A group of U.S. soldiers returning from Iraq struggle to integrate back into family and civilian life, while living with the memory of a war that threatens to destroy them long after they've left the battlefield.
12 Strong tells the story of the first Special Forces team deployed to Afghanistan after 9/11; under the leadership of a new captain, the team must work with an Afghan warlord to take down the Taliban.
After a failed assassination attempt, a soldier finds himself stranded in the desert. Exposed to the elements, he must survive the dangers of the desert and battle the psychological and physical tolls of the treacherous conditions.
Megan Leavey is a US Marine corporal who served as a Military Police K9 handler. She was paired with military working dog Rex (E168). The pair served two deployments in Iraq together. They were first deployed to Fallujah in 2005, and then to Ramadi in 2006, where they were both wounded by an improvised explosive device. Leavey was awarded the Purple Heart and the Navy and Marine Corps Achievement Medal with a "V" device denoting heroism in combat..
Second movie in which Ramon Rodriguez plays a Marine. The first was Battle: Los Angeles. See more »
In one scene the characters are having a conversation on stage left in front of a store at normal speed, while on stage right on the street vehicles are zooming by in fast forward. This is most likely an artistic decision, possibly to emphasize how Leavey's return to normal life is affecting her after her tour in Afghanistan. See more »
They're not even dogs anymore. They're warriors, and they come back with all the same issues we do.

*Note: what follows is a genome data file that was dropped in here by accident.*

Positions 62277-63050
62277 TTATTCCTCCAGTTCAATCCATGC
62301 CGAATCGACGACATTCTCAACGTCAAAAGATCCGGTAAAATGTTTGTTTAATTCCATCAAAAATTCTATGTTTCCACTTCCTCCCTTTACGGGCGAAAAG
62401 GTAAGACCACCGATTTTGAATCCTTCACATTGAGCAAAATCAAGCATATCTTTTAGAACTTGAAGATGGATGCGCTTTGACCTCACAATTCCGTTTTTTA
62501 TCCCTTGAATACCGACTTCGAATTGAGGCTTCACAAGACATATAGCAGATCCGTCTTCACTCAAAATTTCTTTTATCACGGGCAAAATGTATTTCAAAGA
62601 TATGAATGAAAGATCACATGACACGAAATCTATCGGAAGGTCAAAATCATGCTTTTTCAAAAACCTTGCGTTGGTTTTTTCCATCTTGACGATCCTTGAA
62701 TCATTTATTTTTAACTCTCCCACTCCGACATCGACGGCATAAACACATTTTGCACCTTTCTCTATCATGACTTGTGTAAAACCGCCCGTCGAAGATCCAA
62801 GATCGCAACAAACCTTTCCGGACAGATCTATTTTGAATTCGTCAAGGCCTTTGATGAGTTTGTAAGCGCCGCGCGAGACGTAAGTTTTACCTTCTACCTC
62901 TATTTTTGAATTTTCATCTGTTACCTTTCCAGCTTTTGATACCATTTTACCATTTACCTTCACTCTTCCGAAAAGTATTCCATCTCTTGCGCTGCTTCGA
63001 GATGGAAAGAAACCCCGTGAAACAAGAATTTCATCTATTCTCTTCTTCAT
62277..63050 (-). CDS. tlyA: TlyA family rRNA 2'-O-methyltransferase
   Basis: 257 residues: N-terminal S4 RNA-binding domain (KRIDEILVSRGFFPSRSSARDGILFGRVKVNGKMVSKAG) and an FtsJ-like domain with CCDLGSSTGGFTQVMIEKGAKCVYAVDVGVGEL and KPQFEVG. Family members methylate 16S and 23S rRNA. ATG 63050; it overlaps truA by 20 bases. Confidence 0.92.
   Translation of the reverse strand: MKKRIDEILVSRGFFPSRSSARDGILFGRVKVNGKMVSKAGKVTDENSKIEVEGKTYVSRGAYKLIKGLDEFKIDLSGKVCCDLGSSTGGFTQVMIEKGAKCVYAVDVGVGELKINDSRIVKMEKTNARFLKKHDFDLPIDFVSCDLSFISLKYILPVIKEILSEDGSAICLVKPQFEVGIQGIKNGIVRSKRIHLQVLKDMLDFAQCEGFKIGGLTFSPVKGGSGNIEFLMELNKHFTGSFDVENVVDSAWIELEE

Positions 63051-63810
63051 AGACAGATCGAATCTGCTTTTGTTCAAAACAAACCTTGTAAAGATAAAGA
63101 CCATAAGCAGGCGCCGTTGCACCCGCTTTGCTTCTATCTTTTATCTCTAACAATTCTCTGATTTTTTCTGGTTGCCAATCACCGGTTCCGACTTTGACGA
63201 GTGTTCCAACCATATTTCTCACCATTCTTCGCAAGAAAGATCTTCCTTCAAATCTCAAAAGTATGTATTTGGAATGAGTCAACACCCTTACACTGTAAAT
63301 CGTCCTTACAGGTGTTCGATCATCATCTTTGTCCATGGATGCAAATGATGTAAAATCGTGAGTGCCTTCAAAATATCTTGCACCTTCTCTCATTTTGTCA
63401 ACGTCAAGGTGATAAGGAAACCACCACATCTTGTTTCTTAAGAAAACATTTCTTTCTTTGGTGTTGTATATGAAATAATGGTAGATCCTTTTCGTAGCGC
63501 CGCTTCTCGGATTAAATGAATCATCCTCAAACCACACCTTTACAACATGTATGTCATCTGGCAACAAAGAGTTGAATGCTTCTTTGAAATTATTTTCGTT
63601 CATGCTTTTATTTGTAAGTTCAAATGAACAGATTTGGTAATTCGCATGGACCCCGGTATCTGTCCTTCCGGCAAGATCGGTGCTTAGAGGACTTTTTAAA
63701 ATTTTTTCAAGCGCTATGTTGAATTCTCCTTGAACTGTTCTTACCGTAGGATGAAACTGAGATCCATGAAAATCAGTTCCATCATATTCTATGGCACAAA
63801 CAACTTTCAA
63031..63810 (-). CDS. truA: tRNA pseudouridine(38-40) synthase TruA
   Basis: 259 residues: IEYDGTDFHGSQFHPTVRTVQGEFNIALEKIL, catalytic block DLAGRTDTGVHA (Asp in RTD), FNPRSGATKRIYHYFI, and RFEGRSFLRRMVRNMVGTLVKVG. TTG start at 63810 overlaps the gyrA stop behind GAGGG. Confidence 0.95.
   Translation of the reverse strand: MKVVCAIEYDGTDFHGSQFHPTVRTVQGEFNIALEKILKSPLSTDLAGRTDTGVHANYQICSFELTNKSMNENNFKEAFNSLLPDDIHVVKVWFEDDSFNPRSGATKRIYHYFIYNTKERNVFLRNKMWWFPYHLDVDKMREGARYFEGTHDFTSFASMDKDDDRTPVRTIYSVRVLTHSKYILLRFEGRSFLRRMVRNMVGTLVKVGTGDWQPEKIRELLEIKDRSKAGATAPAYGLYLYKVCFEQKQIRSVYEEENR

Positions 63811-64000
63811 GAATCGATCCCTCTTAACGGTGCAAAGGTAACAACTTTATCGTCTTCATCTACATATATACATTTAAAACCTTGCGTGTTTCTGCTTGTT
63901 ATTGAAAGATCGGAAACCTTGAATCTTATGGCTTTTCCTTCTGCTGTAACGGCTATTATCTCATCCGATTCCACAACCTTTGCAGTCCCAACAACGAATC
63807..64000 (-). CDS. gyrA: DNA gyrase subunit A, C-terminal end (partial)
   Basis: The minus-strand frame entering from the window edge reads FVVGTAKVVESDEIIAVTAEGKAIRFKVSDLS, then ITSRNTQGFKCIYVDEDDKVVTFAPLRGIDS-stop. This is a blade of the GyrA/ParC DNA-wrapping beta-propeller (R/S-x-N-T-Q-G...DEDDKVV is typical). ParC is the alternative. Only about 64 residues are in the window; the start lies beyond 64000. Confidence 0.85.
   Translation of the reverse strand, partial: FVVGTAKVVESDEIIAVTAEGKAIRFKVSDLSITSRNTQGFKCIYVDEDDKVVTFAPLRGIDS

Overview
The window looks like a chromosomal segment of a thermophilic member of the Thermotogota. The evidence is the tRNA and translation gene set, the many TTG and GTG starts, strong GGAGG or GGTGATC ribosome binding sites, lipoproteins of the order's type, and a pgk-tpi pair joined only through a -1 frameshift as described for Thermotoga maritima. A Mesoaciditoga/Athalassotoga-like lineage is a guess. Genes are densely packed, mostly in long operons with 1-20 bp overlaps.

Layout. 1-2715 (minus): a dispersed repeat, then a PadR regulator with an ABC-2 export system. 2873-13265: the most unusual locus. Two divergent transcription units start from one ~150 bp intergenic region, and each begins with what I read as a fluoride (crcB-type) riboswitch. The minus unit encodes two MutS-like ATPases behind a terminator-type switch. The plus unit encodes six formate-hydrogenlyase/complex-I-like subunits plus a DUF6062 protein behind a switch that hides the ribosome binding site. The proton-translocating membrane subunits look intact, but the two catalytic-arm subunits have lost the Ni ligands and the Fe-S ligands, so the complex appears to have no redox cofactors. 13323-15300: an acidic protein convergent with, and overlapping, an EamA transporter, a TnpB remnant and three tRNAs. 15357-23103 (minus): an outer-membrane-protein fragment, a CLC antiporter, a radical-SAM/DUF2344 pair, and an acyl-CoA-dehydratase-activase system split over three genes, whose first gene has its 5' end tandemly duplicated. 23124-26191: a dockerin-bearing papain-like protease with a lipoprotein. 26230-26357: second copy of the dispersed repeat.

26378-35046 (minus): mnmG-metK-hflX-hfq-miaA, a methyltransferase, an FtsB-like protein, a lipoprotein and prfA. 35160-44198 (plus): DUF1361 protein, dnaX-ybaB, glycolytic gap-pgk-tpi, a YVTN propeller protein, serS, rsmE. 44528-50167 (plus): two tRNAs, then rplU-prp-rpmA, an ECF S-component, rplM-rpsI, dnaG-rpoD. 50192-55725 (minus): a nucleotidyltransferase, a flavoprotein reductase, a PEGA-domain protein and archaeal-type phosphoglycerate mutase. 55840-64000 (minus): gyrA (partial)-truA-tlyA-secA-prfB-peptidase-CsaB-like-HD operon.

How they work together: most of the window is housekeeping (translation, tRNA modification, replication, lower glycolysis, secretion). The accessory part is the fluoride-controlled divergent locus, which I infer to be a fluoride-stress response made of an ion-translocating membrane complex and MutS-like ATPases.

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Before the end credits, there was footage of Rex in the pool and photos of him and the real Megan Leavey. See more »
Part way through I began to feel the story was a bit slow moving, maybe a little flat. I realized this is not an indictment of the film, but of Americans' movie going habits. Everything these days is a blockbuster - LOTS of action, tons of special effects, one- dimensional super hero characters. Megan Leavey is a quiet, understated film about real life and real people, and they are not always pleasant, exciting or interesting. If you like your war heroes shiny, perfect and larger than life - this film will not be for you. Megan Leavey is about a flawed, troubled, not very likable young woman who joins the Marines with no heroic idealism - she is just looking for an escape from her miserable life - made so very much by her own doing. And Rex is not Lassie. There is no instant, feel-good bond between a girl and her dog. Rather, the story illustrates the importance of showing up - taking one step at a time, and that with hard work and patience - redemption and second chances are possible. Not an easy feel-good film but worth the effort, as is true of most important things in life.
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